In the linear regression context, it is common to use the F-test to test whether a proposed regression model fits the data well. Say we have predictors, and we are comparing the model fit for
- Linear regression where are allowed to vary freely but are fixed at zero, vs.
- Linear regression where are allowed to vary freely.
( is some fixed parameter.) We call the first model the “restricted model”, and the secondthe “full model”. We say that these models are nested since the second model is a superset of the first. In the hypothesis testing framework, comparing the model fits would be testing
If we let and denote the residual sum of squares under the restricted and full models respectively, and and denote the degrees of freedom under the restricted and full models respectively, then under the null hypothesis, the F-statistic
has the distribution. If is large, the null hypothesis is rejected and we conclude that the full model fits the data better than the restricted model. (See Reference 1 for more details.)
In R, we can use the
anova() function to do these comparisons. In the following code, we compare the fits of
mpg ~ wt (full model) vs.
mpg ~ 1 (restricted model, intercept only):
data(mtcars) mod1 <- lm(mpg ~ 1, data = mtcars) mod2 <- lm(mpg ~ wt, data = mtcars) mod3 <- lm(mpg ~ wt + hp, data = mtcars) anova(mod1, mod2) # Analysis of Variance Table # # Model 1: mpg ~ 1 # Model 2: mpg ~ wt # Res.Df RSS Df Sum of Sq F Pr(>F) # 1 31 1126.05 # 2 30 278.32 1 847.73 91.375 1.294e-10 *** # --- # Signif. codes: 0 ‘***’ 0.001 ‘**’ 0.01 ‘*’ 0.05 ‘.’ 0.1 ‘ ’ 1
From the table, we see that the -statistic is equal to 91.375.
anova() function is pretty powerful: if we have a series of nested models, we can test them all at once with one function call. For example, the code below computes the -statistics for
anova(mod1, mod2, mod3) # Analysis of Variance Table # # Model 1: mpg ~ 1 # Model 2: mpg ~ wt # Model 3: mpg ~ wt + hp # Res.Df RSS Df Sum of Sq F Pr(>F) # 1 31 1126.05 # 2 30 278.32 1 847.73 126.041 4.488e-12 *** # 3 29 195.05 1 83.27 12.381 0.001451 ** # --- # Signif. codes: 0 ‘***’ 0.001 ‘**’ 0.01 ‘*’ 0.05 ‘.’ 0.1 ‘ ’ 1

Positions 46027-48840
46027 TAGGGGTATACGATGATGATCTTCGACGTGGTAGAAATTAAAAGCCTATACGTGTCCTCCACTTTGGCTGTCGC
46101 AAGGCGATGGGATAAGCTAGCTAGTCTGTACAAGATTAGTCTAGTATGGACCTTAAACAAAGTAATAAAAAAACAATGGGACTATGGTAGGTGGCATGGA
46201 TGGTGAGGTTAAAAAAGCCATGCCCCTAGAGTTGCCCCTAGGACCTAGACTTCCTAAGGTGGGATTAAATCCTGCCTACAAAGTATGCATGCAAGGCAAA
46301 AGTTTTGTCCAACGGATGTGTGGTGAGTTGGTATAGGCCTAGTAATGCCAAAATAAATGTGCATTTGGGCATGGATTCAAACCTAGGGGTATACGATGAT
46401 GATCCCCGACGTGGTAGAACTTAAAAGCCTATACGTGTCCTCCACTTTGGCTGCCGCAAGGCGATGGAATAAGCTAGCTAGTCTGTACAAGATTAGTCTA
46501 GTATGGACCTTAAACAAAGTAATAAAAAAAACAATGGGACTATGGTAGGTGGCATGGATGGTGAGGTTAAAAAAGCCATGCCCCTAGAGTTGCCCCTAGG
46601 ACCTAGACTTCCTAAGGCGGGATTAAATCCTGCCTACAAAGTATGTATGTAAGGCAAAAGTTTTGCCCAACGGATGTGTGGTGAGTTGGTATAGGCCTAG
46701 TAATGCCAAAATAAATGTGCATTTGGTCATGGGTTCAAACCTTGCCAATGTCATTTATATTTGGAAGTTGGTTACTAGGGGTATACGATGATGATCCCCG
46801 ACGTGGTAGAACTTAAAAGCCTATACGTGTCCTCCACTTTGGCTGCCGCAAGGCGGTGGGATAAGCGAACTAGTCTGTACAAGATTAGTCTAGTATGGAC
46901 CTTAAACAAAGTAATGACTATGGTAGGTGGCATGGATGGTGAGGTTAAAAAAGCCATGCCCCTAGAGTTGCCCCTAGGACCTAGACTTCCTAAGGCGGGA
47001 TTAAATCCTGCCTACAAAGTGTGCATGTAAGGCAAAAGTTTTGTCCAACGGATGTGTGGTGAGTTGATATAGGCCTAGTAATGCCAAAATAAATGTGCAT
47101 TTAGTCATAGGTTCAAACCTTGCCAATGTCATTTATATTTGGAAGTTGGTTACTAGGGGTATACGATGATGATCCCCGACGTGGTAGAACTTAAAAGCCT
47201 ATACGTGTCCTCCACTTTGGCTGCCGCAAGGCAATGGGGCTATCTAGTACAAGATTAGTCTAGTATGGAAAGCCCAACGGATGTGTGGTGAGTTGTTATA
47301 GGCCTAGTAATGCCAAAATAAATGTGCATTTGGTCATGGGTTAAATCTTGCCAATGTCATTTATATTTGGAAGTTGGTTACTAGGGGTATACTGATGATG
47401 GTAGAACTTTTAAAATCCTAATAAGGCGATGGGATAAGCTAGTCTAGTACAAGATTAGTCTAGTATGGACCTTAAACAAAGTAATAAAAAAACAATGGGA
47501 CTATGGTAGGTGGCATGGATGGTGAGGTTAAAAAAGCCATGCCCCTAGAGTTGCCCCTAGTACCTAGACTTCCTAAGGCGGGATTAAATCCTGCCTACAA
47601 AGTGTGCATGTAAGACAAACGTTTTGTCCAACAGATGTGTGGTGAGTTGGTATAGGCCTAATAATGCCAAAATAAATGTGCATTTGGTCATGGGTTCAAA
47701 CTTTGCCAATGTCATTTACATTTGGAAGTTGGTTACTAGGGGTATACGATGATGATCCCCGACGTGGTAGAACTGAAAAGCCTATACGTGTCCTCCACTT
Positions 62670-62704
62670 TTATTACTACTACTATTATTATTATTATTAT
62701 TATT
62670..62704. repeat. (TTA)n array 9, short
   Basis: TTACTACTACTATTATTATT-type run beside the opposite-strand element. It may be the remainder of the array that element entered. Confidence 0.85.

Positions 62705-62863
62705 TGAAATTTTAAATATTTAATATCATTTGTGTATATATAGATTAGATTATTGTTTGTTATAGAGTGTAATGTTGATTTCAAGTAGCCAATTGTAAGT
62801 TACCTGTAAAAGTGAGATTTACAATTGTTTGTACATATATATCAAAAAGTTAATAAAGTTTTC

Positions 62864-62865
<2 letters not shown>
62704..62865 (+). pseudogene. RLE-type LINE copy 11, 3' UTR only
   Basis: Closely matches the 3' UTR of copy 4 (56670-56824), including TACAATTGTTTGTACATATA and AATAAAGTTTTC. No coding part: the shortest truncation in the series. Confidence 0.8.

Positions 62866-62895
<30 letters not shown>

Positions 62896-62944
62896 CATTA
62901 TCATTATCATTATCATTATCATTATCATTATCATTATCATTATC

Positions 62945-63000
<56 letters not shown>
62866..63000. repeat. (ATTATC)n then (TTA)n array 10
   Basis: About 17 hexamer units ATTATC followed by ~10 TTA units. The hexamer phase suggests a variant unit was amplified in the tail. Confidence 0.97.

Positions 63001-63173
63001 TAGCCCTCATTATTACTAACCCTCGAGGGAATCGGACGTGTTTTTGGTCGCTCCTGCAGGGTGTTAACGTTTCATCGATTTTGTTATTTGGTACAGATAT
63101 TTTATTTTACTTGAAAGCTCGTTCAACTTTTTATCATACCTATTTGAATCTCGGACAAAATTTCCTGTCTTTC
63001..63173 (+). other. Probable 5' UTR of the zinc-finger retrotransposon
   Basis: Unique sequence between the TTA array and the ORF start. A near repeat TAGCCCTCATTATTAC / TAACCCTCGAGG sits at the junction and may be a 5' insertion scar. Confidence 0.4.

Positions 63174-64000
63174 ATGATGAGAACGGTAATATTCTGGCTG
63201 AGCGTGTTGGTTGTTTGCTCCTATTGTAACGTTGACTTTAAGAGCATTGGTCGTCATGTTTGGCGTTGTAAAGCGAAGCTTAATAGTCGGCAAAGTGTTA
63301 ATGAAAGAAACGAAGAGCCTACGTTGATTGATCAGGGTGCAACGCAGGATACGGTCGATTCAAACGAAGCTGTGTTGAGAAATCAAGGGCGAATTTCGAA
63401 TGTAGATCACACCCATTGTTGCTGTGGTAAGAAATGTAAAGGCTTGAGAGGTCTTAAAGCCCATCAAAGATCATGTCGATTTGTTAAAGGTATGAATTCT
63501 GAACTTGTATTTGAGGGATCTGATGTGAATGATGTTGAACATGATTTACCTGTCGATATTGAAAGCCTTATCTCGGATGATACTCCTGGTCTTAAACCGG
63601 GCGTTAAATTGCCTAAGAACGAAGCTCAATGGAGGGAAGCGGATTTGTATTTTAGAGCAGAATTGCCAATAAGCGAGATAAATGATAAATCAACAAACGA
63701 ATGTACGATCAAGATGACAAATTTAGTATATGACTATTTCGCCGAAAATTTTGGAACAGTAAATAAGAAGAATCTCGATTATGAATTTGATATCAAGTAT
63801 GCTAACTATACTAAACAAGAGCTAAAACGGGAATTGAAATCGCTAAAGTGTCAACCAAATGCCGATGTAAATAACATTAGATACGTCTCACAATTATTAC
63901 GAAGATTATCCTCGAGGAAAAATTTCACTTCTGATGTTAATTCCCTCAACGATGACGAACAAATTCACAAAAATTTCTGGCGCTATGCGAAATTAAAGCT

But wait: the -statistic for
mod1 has changed! It was previously 91.375, and now it is 126.041. What happened?
Resolution (Part 1)
(Credit: Many thanks to Naras who pointed me in the right direction.) The answer lies in a paragraph within the help file for
anova.lm() (emphasis mine):
Optionally the table can include test statistics. Normally the F statistic is most appropriate, which compares the mean square for a row to the residual sum of squares for the largest model considered. If
scaleis specified chi-squared tests can be used. Mallows’ Cp statistic is the residual sum of squares plus twice the estimate of sigma^2 times the residual degrees of freedom.
In other words, the denominator of the F-statistic is based on the largest model in the
anova() call. We can verify this with the computations below. In
anova(mod1, mod2)<, the denominator depends on the
Res.Df values for model 2; in
anova(mod1, mod2, mod3), in depends on the
Res.Df values for model 3.
((1126.05 - 278.32) / (31 - 30)) / (278.32 / 30) #  91.37647 ((1126.05 - 278.32) / (31 - 30)) / (195.05 / 29) #  126.0403
Resolution (Part 2)
anova() determine the denominator in this way? I think the reason lies in what the F-statistic is trying to compare (see Reference 2 for details). The F-statistic is comparing two different estimates of the variance, and the estimate in the denominator is akin to the typical variance estimate we get from the residuals of a regression model. In our example above, one F-statistic used the residuals from
mod2, while the other used the residuals from
Which F-statistic should you use in practice? I think this might depend on your data analysis pipeline, but my gut says that the F-statistic from the
anova() call with just 2 models is probably the one you want to use. It’s a lot easier to interpret and understand.
I haven’t seen any discussion on this in my internet searches, so I would love to hear views on what one should do in practice!